Please stop talking about us.

Whenever there is a national mass shooting, it’s only a matter of time before the media begins to link mental illness with gun violence. It’s a really enticing argument: not only is it a simple explanation to a complex problem, but it provides explanation about an illness that is often misunderstood and largely ignored.

Here’s the problem. It’s not true. Scratch that, not only is it not true, but there is consistent evidence that debunks this link.

Research consistently confirms that mental illness is not a good predictor of future violence. In fact, domestic violence and history of DUIs have a stronger link to future violence. If we’re getting in the weeds, research has suggested that the attributable risk of violence for people with mental illness is 4%, meaning that 96% of violence would still occur. In fact, Everytown’s Analysis of Recent Mass Shootings found that 11% of U.S. mass shooters between January 2009 and July 2015 had disclosed mental health concerns, the impact of their mental illness on the event is unclear.

So listen, we get it: the narrative linking mental illness and gun violence seems easy. But we’ve got to stop. Just like any public health crisis, there is not just one solution. We’re all going to have to put our heads together to find solutions to this problem. While there is not a compelling link between mental illness and gun violence, there is a significant link between mental illness and gun deaths by suicide. Did you know that two-thirds of all gun deaths in the U.S. are due to suicide? But that’s a whole other topic for another time.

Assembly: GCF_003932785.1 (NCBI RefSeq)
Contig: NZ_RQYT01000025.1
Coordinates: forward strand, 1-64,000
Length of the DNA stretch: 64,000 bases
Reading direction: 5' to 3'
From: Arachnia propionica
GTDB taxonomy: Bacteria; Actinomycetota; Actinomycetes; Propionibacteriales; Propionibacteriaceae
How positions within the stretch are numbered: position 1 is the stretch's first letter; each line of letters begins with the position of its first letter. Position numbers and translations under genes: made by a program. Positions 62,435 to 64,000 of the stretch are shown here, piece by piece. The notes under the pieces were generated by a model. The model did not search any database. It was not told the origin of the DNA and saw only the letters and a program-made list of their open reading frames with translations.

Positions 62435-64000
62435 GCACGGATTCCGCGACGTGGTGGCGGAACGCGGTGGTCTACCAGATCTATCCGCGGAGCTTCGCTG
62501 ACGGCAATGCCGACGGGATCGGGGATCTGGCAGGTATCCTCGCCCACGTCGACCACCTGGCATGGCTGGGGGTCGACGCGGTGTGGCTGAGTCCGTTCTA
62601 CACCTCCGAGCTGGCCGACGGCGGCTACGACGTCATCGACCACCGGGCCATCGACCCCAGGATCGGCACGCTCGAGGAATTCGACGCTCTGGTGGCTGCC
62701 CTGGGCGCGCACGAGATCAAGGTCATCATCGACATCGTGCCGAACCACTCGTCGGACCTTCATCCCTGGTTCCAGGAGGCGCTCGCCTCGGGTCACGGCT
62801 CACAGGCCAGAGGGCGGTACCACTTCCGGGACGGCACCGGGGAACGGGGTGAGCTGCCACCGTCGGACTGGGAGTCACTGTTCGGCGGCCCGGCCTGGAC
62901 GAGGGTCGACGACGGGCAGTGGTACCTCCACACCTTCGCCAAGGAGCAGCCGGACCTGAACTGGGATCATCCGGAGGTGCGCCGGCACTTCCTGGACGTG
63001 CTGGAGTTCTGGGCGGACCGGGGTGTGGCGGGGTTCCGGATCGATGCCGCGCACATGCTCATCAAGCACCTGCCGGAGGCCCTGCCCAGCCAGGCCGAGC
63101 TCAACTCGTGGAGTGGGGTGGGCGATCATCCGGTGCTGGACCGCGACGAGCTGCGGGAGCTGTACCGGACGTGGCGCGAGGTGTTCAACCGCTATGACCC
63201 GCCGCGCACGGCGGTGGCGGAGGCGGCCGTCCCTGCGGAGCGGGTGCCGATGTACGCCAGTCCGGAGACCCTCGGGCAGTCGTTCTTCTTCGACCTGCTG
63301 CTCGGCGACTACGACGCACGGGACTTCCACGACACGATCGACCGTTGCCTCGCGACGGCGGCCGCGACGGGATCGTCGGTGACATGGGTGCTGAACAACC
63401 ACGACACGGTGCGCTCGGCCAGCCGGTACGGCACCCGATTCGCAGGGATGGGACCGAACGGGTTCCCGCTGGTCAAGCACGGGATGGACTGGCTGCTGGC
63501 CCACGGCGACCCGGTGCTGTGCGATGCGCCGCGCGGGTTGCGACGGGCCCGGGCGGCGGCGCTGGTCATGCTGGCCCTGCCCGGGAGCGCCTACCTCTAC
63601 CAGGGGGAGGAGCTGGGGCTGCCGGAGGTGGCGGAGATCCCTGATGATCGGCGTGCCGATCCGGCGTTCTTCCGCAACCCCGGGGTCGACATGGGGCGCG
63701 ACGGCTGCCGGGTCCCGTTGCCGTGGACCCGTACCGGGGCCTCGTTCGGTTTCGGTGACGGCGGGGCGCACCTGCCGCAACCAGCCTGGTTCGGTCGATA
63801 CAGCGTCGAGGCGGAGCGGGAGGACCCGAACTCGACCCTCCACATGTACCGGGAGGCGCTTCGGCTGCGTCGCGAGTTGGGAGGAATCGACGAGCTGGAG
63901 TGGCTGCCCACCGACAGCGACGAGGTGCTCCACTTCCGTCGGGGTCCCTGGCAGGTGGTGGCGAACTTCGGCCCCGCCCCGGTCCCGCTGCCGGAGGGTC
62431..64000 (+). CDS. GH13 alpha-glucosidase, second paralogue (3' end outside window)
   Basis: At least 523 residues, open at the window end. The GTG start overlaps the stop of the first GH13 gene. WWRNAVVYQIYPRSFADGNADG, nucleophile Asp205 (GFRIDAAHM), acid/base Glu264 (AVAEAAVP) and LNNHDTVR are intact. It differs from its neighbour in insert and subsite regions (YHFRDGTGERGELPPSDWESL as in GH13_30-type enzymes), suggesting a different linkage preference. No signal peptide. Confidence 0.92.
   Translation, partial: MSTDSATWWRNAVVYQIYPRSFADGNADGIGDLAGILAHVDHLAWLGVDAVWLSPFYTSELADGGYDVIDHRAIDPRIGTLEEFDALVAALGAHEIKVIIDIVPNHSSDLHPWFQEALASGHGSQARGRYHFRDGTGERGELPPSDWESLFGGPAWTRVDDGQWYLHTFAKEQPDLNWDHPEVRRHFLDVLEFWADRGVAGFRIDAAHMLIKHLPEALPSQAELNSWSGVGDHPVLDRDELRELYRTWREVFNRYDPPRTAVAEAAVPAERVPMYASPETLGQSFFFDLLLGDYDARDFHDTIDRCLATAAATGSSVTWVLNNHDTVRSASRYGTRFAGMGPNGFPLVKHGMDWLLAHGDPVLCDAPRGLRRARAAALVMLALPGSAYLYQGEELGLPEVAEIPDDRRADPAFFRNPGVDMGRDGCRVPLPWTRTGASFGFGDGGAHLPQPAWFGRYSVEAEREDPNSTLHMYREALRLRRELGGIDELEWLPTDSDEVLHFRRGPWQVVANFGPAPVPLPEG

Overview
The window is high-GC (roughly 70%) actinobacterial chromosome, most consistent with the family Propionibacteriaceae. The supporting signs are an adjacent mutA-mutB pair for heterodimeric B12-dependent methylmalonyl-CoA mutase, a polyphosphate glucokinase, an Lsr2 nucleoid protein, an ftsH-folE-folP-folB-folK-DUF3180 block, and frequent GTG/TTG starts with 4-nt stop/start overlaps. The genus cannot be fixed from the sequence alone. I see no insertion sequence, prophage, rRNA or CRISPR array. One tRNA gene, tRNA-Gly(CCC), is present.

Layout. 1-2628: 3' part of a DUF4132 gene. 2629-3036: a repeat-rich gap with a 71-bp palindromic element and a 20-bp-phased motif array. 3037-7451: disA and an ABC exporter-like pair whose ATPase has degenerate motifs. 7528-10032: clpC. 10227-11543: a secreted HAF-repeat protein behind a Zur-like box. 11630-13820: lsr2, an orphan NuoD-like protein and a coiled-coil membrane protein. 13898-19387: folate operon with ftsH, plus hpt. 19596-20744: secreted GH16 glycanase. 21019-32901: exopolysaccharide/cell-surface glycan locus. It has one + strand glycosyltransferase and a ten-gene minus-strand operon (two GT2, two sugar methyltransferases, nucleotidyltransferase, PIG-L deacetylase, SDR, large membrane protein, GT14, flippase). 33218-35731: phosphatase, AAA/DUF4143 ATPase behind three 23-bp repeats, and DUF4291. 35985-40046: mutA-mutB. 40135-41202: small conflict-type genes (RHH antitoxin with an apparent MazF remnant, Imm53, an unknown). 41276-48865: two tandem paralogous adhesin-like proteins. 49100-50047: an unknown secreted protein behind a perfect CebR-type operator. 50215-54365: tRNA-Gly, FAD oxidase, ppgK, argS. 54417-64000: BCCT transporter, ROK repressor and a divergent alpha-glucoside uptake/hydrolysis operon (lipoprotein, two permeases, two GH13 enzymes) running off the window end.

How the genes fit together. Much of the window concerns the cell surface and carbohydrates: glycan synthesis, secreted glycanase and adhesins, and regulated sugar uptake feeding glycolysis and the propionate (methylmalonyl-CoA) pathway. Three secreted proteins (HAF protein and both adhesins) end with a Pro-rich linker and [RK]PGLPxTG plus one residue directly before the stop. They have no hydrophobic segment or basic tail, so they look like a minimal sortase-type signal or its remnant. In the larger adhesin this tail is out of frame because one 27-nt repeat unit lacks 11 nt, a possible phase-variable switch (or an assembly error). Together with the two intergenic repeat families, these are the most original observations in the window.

We already know stigma is a leading cause for people not seeking treatment for their mental illness, but instances like mass shootings only intensify these feelings of isolation. We hear from the media that we are dangerous, unpredictable, and violent – things that certainly are not true, but begin to feel true when they are constantly repeated and repackaged. As a result, people don’t get the treatment they need. They don’t share their illness with people, like friends or family, who could support them. In some cases, they die by suicide. Now more than ever we need to be conscious and supportive of those around us experiencing mental illness.

Please stop talking about us – those living with and experiencing mental illness. Be careful with your words because we hear you.


The goal of NAMI North Carolina is to eliminate stigma by providing accurate information about mental illness and to help connect people to the treatment they need.